Many other drugs that target either PD-1 or PD-L1 are now being tested in clinical trials as well, both alone and combined with other drugs.


Other ways to boost the immune system


Some other forms of immunotherapy are being studied to try to boost specific parts of the immune system. These types of treatments show promise, but they are complex and so far are available only through clinical trials being done at major medical centers.


Chimeric antigen receptor (CAR) T-cell therapy


This is a promising new way to get immune cells called T cells to fight cancer. For this technique, T cells are removed from the patient’s blood and genetically altered in the lab to have specific antigen receptors (called chimeric antigen receptors, or CARs) on their surface. These receptors will attach to proteins on the surface of cancer cells. The T cells are then multiplied in the lab and infused back into the patient’s blood, where they can now seek out the cancer cells and launch a precise immune attack against them.


This technique has shown very encouraging results in early clinical trials against some advanced, hard-to-treat types of leukemias and lymphomas. In many people the cancer could no longer be detected after treatment, although it’s not yet clear if these people have been cured.


Some people have had serious side effects from this treatment, including very high fevers and dangerously low blood pressure in the days after it’s given. Doctors are learning how to manage these side effects.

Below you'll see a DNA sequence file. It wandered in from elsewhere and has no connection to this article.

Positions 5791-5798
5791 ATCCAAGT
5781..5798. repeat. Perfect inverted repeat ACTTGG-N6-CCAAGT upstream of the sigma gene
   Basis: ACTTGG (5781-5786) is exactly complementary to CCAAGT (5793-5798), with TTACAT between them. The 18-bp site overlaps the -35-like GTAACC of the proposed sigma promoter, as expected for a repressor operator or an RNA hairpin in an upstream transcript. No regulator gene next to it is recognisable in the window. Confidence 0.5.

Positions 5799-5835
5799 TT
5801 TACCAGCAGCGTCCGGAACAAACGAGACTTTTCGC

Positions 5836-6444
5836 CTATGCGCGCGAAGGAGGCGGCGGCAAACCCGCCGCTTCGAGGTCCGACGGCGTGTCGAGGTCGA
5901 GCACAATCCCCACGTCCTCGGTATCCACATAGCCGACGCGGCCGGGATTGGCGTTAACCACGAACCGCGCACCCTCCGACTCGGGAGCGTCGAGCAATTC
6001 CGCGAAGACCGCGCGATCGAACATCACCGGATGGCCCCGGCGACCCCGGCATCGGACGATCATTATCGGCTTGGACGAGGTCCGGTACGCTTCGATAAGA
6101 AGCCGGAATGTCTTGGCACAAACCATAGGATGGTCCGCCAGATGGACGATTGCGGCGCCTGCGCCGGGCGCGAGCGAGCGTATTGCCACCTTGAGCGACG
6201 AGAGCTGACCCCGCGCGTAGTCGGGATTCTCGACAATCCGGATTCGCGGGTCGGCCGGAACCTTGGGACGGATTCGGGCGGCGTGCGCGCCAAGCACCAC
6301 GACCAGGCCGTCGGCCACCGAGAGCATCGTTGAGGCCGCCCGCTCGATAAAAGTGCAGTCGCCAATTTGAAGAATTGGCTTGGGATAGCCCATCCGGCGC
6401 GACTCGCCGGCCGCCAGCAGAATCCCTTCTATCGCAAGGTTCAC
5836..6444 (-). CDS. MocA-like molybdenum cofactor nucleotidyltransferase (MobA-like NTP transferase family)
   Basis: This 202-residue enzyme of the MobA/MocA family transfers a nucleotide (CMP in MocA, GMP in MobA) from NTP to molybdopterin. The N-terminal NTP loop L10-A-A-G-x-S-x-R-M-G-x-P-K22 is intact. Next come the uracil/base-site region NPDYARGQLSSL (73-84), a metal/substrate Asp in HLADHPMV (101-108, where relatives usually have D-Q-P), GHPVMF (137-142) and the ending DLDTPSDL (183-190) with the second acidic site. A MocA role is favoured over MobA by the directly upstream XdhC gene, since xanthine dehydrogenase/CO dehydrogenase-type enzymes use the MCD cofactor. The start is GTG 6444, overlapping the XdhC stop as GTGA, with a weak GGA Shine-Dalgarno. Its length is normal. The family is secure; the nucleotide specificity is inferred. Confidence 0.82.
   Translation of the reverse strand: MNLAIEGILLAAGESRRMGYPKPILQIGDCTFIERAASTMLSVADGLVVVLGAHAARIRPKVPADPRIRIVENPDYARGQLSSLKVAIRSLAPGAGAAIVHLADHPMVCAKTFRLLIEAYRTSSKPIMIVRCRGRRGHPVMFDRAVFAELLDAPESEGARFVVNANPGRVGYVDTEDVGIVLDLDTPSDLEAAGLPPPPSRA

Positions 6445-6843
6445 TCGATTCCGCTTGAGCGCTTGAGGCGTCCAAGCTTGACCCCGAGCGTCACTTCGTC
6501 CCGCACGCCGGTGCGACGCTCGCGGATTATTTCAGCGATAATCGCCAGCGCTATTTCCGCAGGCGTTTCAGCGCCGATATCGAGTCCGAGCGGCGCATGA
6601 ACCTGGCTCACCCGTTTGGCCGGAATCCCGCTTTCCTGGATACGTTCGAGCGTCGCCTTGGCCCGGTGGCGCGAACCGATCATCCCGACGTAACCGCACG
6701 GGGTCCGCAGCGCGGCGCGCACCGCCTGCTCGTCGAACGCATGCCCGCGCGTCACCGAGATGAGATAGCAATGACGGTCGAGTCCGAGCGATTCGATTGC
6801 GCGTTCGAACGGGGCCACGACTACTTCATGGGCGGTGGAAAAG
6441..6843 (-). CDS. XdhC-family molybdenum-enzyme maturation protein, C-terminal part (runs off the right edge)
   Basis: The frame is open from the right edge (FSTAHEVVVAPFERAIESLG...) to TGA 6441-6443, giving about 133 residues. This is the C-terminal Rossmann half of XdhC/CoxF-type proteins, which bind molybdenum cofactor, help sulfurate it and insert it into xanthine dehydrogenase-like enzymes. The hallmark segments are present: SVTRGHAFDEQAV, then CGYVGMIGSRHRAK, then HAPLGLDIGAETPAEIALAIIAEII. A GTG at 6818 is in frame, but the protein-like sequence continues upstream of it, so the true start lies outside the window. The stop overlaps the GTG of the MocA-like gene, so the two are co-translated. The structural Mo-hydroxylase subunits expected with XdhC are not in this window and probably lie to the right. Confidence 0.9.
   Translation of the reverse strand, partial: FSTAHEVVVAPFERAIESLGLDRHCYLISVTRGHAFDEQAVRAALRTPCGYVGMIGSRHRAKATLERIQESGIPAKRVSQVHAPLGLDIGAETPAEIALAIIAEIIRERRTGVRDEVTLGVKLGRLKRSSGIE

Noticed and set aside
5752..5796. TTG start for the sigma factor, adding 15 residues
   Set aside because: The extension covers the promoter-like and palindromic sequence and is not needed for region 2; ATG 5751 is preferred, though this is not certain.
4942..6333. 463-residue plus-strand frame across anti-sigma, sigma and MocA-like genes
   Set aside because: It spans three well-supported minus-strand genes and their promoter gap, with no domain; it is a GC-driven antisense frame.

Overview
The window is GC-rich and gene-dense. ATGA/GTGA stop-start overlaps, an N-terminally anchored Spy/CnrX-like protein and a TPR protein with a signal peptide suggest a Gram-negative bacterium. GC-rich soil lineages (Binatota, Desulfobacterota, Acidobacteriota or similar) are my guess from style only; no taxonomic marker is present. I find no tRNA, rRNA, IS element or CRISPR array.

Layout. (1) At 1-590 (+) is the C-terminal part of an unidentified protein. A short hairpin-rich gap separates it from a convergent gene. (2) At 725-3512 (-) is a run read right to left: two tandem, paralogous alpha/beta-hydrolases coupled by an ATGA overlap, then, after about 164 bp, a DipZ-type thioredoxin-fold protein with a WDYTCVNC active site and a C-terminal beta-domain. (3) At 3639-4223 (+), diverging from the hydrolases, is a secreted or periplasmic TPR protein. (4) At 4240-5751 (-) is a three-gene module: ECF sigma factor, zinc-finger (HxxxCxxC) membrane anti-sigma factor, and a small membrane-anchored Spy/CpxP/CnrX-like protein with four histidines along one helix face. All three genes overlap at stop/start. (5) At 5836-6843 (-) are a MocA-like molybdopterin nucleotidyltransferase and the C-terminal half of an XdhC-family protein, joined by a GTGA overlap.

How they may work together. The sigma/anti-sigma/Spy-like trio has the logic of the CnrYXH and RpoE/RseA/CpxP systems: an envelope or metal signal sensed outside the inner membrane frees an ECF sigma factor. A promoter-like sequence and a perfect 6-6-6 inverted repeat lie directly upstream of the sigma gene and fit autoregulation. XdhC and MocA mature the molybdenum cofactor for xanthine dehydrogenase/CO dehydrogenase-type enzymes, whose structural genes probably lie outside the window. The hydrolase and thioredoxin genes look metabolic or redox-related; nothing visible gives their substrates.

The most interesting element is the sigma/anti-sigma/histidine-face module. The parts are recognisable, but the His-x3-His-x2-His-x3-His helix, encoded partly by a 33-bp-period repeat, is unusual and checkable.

Doctors are still improving how they make the T cells and are learning the best ways to use them. They are also studying whether this treatment will work for other types of cancer. CAR T-cell therapy is only available in clinical trials at this time.


Tumor-infiltrating lymphocytes and interleukin-2 (IL-2)


Researchers have found immune system cells deep inside some tumors and have named these cells tumor-infiltrating lymphocytes (TILs). These T cells can be removed from tumor samples taken from patients and made to multiply in the lab by treating them with IL-2. When injected back into the patient, these cells can be active cancer fighters. Treatments using TILs are being tested in clinical trials in people with melanoma, kidney cancer, ovarian cancer, and other cancers. Early studies of this approach by researchers from the National Cancer Institute have been promising, but its use may be limited because doctors might not be able to get TILs from all patients.